Music: Los Lobos
Aug 17, 2010 5:05 PM, By Blair Jackson
BACK IN EAST L.A. FOR 'TIN CAN TRUST'
Even though Los Lobos have been around for more than 35 years and cut more than a dozen albums—each a gem in its own way—every trip to the recording studio is still an adventure for this band. That was certainly the case for their newest disc, Tin Can Trust, the group’s first album of original material in four years, and their first on the Shout! Factory label. The band arrived at Manny’s Estudio—in East L.A., the area that spawned the group—with almost no material written, but armed with the faith that great songs would emerge over the course of the sessions, as they have so many times before. Because they had a deadline from the record company, there was a little more pressure on the group than on some of their previous albums, but at this point the way they work together is so ingrained and instinctual they weren’t at all daunted by the process.
Not only was the band working in an unfamiliar room, they were also breaking in a new engineer (for them): Shane Smith, who had done a little work with the group on their cool 2009 album, Los Lobos Goes Disney, but never a full project with them. Smith, who has engineered for such acts as Amos Lee, Health and Ben Harper & the Innocent Criminals (among many others), has used Manny’s Estudio as a base of operations since the room opened in 2008, often working with owner Manny Nieto on p
rojects. “Manny did a build-out a couple of years ago and turned this huge warehouse space into a working studio,” Smith explains. “I first discovered it as a player—I was with a group and we were literally the first band he was recording in his new studio. From the first downbeat I was floored by the sound of the room—it’s an amazing-sounding live room. It’s a combination of drywall and cement and a kind of textured stucco on the walls. The control room is upstairs and looks down on the room, kind of like Studio B at Abbey Road. The vibe is right and the room sounds gorgeous.”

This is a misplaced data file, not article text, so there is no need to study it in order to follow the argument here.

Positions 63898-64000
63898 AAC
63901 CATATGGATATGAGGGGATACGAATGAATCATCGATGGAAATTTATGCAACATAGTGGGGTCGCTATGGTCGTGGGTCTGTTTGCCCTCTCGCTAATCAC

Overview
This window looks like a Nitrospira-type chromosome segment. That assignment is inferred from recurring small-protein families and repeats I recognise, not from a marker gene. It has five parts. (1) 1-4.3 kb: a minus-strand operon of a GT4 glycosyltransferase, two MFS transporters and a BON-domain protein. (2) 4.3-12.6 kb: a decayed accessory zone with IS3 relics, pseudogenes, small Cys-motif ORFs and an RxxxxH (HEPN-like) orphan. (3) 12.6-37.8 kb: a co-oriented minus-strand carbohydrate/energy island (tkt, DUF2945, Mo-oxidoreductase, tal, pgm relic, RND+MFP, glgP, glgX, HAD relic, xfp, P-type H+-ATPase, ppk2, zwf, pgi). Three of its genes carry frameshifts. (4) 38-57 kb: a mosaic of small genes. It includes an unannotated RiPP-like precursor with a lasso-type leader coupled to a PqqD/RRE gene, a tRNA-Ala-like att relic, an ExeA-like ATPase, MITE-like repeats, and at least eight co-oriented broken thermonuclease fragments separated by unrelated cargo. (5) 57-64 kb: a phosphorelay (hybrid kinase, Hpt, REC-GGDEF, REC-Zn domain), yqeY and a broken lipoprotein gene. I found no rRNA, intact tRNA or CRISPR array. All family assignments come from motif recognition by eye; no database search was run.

“I really love the drum sound in that room,” comments guitarist/singer/songwriter David Hidalgo, who had never laid eyes on the place until the night before the sessions began. “It’s got a high ceiling—probably about 18 feet—and it’s very live-sounding, but, of course, we could also baffle it off or put rugs down if we wanted a tighter sound.”
There are actually two recording rooms at the studio, and Smith says for this project Los Lobos rented both of them: “One became a sort of rehearsal hangout and then we’d be tracking in the other room.” The control room has a Neotek 3c console, which Smith describes as “the last of the Neoteks before they went to the Elites. It has great EQs, beautiful mic pre’s. It’s a board that not a lot of people are that hip to, but it really does sound good.”
As usual, the songwriting team of Hidalgo and guitarist/lyricist Louie Perez came up with the lion’s share of the material for Tin Can Trust: seven new tunes covering myriad styles to guitarist/singer Cesar Rosas’ three, which, true to form, include two fine Spanish-language numbers, plus a collaboration with former Grateful Dead lyricist Robert Hunter. The 11th song is a cover of the Dead’s snakey “West L.A. Fadeaway,” written by Hunter and Jerry Garcia in the early ’80s and sung here by Hidalgo, who was one of Garcia’s favorite musicians.
Hidalgo says he did have some rough musical ideas he’d recorded on his home 8-track Tascam Portastudio cassette recorder (!), “and in some cases they had a certain vibe or feel to them,” Hidalgo says, “so we ended up using them, actually adding to them. That’s a thing we’ve learned to do—to make the cassette [music] bigger—mixing new hi-fi tracks with it.”
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